- 2014-Company used its profits to reduce long-term borrowings and used short-term borrowings to manage the working capital.
- 2015-Company used its profits and share capital (100cr) to reduce loans. In addition, the company is able to collect cash, which shows improvement in its efficiency.
- 2016-Company used borrowing and profit to invest in subsidiary and manage its subsidiary’s working capital.
- 2018-Company has used the profit to reduce borrowing and managed working capital by billing advance to customers and increasing payable. The company efficiency is reduced as receivable are very high
- 2019-Company has used profits to reduce borrowings. Also, contract advances are taken and receivable are long term shows lack of efficiency of the company
Overall, the company when profitable uses the money to reduce borrowings and investing in subsidiaries. Moreover, the company is facing a hard time to manage working capital in downtimes. The receivables are re-categorized in the long term and short term, which shows the company, is not able to collect cash sooner. On the contrary, the contract liabilities demonstrate the advance collection before the execution of the job, which is a good sign.
- 2013- Profits, borrowings, minority interest has been used to buy fixed assets. Short borrowing and other liabilities are used to manage the working capital.
- 2014- Profits were used to create assets and reduce long-term borrowings. Short term borrowing was used to finance working cap
- 2015- The company used its profits and share capital (100cr) to reduce loans. Also, the company is able to collect cash which shows improvement in efficiency
- 2016- Huge borrowings were taken to manage the working capital. The efficiency of the company reduced drastically.
- 2017- Company reduced borrowings and disposed of some assets. The payables have increased.
- 2018- The company is able to collect advances from which the long term borrowings are reduced. The rest is used to manage the working capital.
- 2019- The profit is generated by the execution of orders but the advance has been reduced showing fewer orders in the coming time.
Overall, the company is highly working capital intensive. It uses profits and borrowings to manage its working cap. Contract liabilities serve major importance for future growth.
Peer Comparison of WPIL Ltd:
a) Revenue and profit:
Revenue of WPIL has been growing at 15% CAGR. Shakti pumps enjoy a growth of 29% CAGR. Comparing margins OPM WPIL enjoys an NPM of 15%, which is lesser than KSB ROTO and Shakti. ROTO has an OPM of 20%, which is the highest. The NPM of WPIL is again lesser than the market average of 8-9%.
b) Working capital efficiency:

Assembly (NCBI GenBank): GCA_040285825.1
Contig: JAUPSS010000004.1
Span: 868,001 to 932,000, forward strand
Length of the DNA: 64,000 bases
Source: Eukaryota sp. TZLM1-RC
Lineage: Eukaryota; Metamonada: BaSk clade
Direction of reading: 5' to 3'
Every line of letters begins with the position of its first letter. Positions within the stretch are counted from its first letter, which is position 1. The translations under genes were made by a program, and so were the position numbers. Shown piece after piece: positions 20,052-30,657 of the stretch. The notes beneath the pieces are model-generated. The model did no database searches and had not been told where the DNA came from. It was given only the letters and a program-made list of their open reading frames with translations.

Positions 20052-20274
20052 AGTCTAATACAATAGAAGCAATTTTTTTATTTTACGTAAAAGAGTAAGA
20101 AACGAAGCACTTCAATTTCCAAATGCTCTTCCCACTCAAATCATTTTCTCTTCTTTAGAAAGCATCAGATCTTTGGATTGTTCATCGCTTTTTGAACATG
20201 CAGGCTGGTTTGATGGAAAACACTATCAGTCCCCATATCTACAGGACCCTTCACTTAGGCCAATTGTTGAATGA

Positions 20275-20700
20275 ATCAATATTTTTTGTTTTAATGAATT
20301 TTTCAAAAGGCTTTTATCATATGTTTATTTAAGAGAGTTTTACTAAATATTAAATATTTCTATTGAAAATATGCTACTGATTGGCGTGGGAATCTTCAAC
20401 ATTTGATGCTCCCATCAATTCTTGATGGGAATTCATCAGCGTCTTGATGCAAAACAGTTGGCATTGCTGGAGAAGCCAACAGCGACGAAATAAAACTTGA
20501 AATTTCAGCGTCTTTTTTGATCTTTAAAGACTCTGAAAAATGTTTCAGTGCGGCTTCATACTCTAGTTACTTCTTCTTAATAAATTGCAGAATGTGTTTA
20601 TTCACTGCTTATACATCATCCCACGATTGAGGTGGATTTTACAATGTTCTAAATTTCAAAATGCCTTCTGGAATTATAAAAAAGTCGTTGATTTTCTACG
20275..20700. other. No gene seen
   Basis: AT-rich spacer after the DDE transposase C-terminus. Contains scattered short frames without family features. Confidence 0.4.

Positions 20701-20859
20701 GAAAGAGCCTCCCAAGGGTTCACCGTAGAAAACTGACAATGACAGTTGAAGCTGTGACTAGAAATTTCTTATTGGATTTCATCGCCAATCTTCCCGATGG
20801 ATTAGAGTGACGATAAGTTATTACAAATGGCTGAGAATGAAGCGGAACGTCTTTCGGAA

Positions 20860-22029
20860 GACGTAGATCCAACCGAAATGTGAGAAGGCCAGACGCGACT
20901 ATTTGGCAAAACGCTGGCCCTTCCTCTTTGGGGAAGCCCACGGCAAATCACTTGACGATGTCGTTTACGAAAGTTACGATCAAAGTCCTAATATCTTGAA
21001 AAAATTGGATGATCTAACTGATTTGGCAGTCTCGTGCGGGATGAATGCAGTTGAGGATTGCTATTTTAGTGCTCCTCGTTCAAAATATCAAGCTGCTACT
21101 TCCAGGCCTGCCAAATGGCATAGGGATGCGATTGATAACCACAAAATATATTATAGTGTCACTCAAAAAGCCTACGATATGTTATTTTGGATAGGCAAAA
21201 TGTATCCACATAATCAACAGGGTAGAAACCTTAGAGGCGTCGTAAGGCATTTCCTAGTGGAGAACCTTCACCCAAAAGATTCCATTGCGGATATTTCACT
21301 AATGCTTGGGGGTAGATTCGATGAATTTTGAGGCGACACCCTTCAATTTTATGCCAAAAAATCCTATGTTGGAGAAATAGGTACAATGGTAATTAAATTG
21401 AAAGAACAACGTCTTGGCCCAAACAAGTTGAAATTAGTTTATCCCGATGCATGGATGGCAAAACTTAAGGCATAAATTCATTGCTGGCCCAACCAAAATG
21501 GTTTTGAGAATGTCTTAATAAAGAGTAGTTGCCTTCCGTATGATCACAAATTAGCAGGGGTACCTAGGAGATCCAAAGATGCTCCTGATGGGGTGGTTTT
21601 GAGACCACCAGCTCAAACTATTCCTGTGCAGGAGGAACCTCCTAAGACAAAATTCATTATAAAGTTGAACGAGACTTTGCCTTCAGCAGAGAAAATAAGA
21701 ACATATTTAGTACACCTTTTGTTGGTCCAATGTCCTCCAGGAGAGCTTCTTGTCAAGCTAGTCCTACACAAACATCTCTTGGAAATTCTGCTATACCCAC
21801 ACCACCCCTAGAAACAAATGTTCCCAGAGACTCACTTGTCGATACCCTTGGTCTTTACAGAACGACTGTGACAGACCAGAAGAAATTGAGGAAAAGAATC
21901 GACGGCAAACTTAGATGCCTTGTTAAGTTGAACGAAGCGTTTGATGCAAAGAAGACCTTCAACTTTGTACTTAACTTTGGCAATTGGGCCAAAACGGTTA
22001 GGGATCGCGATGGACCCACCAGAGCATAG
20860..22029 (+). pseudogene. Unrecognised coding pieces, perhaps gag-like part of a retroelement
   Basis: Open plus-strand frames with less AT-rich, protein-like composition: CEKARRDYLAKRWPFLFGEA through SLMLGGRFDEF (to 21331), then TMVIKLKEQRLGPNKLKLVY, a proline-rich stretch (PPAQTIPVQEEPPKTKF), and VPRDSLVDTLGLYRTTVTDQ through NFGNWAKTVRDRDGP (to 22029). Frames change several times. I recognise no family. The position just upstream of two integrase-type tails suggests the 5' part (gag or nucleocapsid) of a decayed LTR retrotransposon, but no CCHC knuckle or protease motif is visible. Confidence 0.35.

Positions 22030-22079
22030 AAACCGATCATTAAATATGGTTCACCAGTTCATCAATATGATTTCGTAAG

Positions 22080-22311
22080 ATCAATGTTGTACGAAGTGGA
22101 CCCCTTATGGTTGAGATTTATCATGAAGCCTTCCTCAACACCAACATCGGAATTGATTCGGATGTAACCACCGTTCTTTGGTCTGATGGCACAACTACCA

WPIL is seen is having very high receivable days compared to competitors.
WPIL faces tough competition from its competitors in the same segment. Moreover, the working cap cycle is very high shows the company facing difficulties in collecting money; this is due to credits given to large clients.
Credit report of WPIL Ltd:
The credit report shows that the company is highly working capital intensive. The company is not able to receive the full amount in the right time to meet its requirements. In addition, there is a huge competition globally, which is affecting the profit margins. The volatility in the raw material is a major factor in the decline of profit.
Valuation Analysis of WPIL Ltd:
- Trailing P/E – 9.88
- Dividend yield – 1.15%
- Earning yield – 10%
Total expected return – 11.15%
- Total Retained earning – 264cr
- Change in Map – 593
Shareholders value – 2.25
- Average FCF – 50cr
- Discount rate – 10%
- Growth – 10%(1st 5 years) and 5%(last 5 years)
- 10th year cash * 4.5 times
- Total estimated Cash at tenth year = 2573cr
- Outstanding shares – .9767cr
- Maximum price = 2,634 Rs/share
- Discount 50% – 1,300 Rs/share
The valuation shows the company is available at a discount and provides a margin of safety. However, DCF valuation is not applicable to cyclic business, but taking a conservative approach of 50cr FCF is reasonable.
The present price is near 600. In the max period, the company has never crossed 1000rs /share hence the DCF looks abnormal.
WPIL Ltd is a company with a business of pumps and accessories. It indulges itself in service contracts, design, and manufacturing of pumps. The company operates globally through its Singapore subsidiary WPIL Aturia. The Indian company has a sustainable profit. The sales have been increased due to foreign subsidiaries. However, after reading annual reports we can conclude that the foreign subsidiaries have been unprofitable until 2018. Only the European subsidiary is profitable. The margins of the company are heavily affected by the volatility of raw material prices. The raw material, if imported, very high depleting the profit margins. Over that the interest cost is affected due to appreciation in dollar rate as loans are taken from outside.
The company faces a hard time to manage its working capital, as the receivables are very high. The company has borrowed money for managing working capital and even diluted capital to repay borrowed amounts.
The company history shows that many of the acquisitions have failed due to which they have merged within subsidiaries. The recent acquisition of the European subsidiary is a profitable deal. The company’s growth depends on government initiatives, which suddenly boosts revenue. Comparing it to its peers the company’s efficiency and profitability seem lower.